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Applied Imagination 2016-17

Resources

Assessment Guidance

Moodle

BOB: Applied Imagination Playlist

Structure

The module will consist of ten two hour sessions, for up to twenty students, from across the University's departments. Each week will be split between a subject-specialist led session and an hour in which the students and module leader will work with the week's set stimulus to develop student ideas. This latter part will embody an interdisciplinary emphasis and use IATL's Open-Space Learning alongside reflection and discussion.

Introductory Reading

  • Barry, Lynda. 2008. What it is. Montreal. Dawn and Quarterly. An extract called 'Two Questions' can be found by clicking here.

  • Hyde, Lewis. 2007. The Gift: How the creative spirit transforms the world. Edinburgh. Canongate. This can be found in the library or a pdf version can be found by clicking here.
  • Jackson, et al. 2006. Developing Creativity in Higher Education. Oxon. Routledge. This can be found in the library and the whole collection is worth a read. However, if you're a Warwick student head over to the readings page to access some scanned chapters.
  • Lehrer, Jonah. 2012. Imagine: How Creativity Works. New York. Houghton Mifflin Harcourt. This is no longer in print (for very interesting reasons which we may well discuss) but if you're a Warwick student you can find some extracts on the readings page.
  • Clark, Roy Peter. 2012. 'Why Jonah Lehrer's Imagine is worth reading, despite the problems'. Poynter. 2012. Click here to go to the article.


Weekly topics:

1. Introduction to Applied Imagination: Imagination and interdisciplinarity


Required reading:

Horizon. 2013. 'The Creative Brain: How Insight Works', television programme, online, broadcast 23:20 19/3/2013, BBC TWO, 70mins. http://bobnational.net/record/142478, (Accessed 16/09/2014) N.b. the Horizon episode does not start until 03:40. In order to access Box of Broadcasts (BoB) National, you will need your Warwick email address.

2. Dr Laura Ritchie: Self-efficacy and a beginner's mentality

Required readings to follow shortly.

3. TBC

4. Steve Fuller: The Ideological Imagination

This session will focus on the ideological imagination, especially the extent to which 'left-right' continues (or not) to define the horizon of political possibilities. In this context, it will introduce 'up-down' as an alternative to the left-image that has dominated the ideological imagination over the past two centuries.


Required reading:

http://www.project-syndicate.org/commentary/the-future-of-ideological-conflict​

http://aeon.co/magazine/society/right-and-left-are-fading-the-future-is-black-and-green/

5. Naomi de la Tour: Metaphor and the imagination

6. Nick Barker: Imagination and Chemistry

Nick Barker runs a schools outreach programme in the Chemistry Department. His work has been described as 'Outward Bound with test tubes'. He believes that this programme can inspire people to believe in themselves and will attempt to show you how and why.

In preparation for this session students should:

Research:

  • Outward Bound
  • The Prince's Trust
  • Bandura's theory of Self Efficacy


Watch:


7. Jonathan Heron: 'Fail better': Performing imagination

This workshop will explore the role of the imagination in theatre and performance, with particular reference to theories of play and studies of failure.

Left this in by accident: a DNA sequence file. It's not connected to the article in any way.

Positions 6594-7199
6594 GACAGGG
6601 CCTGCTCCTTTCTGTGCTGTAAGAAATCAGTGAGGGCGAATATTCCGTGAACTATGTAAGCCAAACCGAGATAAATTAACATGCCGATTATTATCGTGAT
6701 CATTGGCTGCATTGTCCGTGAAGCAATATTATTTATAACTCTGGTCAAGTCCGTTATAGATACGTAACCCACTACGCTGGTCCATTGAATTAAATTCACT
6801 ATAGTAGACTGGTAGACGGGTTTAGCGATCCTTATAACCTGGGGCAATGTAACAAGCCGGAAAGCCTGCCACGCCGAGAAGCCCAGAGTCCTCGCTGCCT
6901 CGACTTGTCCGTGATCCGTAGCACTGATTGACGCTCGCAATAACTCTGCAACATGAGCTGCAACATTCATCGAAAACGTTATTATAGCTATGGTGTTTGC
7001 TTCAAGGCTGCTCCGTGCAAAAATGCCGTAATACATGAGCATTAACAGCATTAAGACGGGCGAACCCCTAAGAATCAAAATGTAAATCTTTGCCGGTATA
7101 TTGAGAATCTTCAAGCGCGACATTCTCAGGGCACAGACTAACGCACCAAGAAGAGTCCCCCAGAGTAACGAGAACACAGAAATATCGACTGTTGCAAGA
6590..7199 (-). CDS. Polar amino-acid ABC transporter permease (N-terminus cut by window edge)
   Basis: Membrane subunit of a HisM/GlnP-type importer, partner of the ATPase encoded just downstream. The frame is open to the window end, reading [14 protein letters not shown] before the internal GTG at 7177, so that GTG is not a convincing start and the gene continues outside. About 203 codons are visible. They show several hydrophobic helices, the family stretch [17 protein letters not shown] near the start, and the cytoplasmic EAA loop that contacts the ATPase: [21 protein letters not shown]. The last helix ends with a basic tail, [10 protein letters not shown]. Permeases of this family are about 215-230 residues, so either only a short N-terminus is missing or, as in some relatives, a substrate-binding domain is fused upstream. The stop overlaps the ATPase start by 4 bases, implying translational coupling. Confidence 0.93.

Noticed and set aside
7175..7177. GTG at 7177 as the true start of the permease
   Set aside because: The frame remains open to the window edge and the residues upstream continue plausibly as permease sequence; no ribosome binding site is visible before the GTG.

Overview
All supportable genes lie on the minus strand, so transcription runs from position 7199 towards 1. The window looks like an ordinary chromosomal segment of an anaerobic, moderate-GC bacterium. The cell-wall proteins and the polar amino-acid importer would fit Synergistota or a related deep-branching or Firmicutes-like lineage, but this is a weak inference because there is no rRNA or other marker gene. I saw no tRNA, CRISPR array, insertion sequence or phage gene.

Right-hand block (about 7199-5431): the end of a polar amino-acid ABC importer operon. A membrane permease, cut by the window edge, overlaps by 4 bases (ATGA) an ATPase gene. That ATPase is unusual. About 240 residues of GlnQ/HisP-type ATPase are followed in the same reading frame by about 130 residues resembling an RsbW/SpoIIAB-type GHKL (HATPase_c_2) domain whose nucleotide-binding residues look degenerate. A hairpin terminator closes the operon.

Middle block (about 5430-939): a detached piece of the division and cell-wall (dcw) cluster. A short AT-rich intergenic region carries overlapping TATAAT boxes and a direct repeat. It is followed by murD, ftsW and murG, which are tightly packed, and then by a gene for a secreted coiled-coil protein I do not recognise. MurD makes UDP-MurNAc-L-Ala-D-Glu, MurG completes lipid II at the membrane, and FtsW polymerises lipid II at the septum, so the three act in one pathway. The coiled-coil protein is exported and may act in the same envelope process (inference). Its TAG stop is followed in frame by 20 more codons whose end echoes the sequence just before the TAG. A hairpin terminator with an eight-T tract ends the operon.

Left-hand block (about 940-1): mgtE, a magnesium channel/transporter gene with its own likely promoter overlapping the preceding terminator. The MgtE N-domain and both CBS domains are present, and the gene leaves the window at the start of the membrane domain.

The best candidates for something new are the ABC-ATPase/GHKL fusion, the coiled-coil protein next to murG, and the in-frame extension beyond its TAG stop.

Required reading:

Extracts from the below texts - found by clicking here.

To supplement the reading: What do Artists do All Day? 2014. 'Michael Landy', television programme, online, broadcast 01:20 23/10/2014, BBC FOUR, 30mins. https://www.youtube.com/watch?v=6EqVPZwiT5Q 

Further reading (links to the library catalogue):

Sutton-Smith, The Ambiguity of Play

Bial, The Performance Studies Reader

Le Fevre, Failure


8. Professor Maureen Freely: Form and content.
9.TBC
10. TBC


Assessment - further information

Tutors will give support and guidance as to what the relevant 'equivalent' is depending on what type of project you decide to undertake.

Suggestions for an imaginative form of assessment devised by you with the support of the tutor might include a short story, poetry, a play, a short film, a graphic (animated) short story, original music composition, a workshop, and so on. You must demonstrate and communicate the theories and applications of imagination in your piece. If you wish to submit a non-language-based form of assessment, the piece must be accompanied by a reflective piece of written work.

You will be given tutor support both when planning your imaginative stimulus and devised assessment and when bringing them to fruition. This will include some one-on-one time with a module tutor. The university also has a wealth of technological and creative resources which will be highlighted to you and aid will be given in obtaining and using them.

A full rubric can be found by clicking here.

Assessment

For 15 CATS:

10% imaginative stimulus with annotation (1000 words) OR equivalent (7 minutes - see further information)
45% reflective and critical/analytical journal (2500 words)
45% student-devised assessment (2500-word piece, 15-minute presentation, or equivalent - see further information)

For 12 CATS:

10% imaginative stimulus with annotation (750 words) OR equivalent (6 minutes - see further information)
45% reflective and critical/analytical journal (2500 words)
45% student-devised assessment (2000-word piece, 12-minute presentation, or equivalent - see further information)


Deadlines:

Imaginative Stimulus: Due at noon, Monday, week 6.

Student Devised Assessment:

Due at noon, Monday, week 1, term 3, 24 April.

Learning Journal:

Due at noon, Monday, week 1, term 3, 24 April.

Please see the IATL handbook for general information on how to submit your assessments and the AI rubric for advice specific to this module.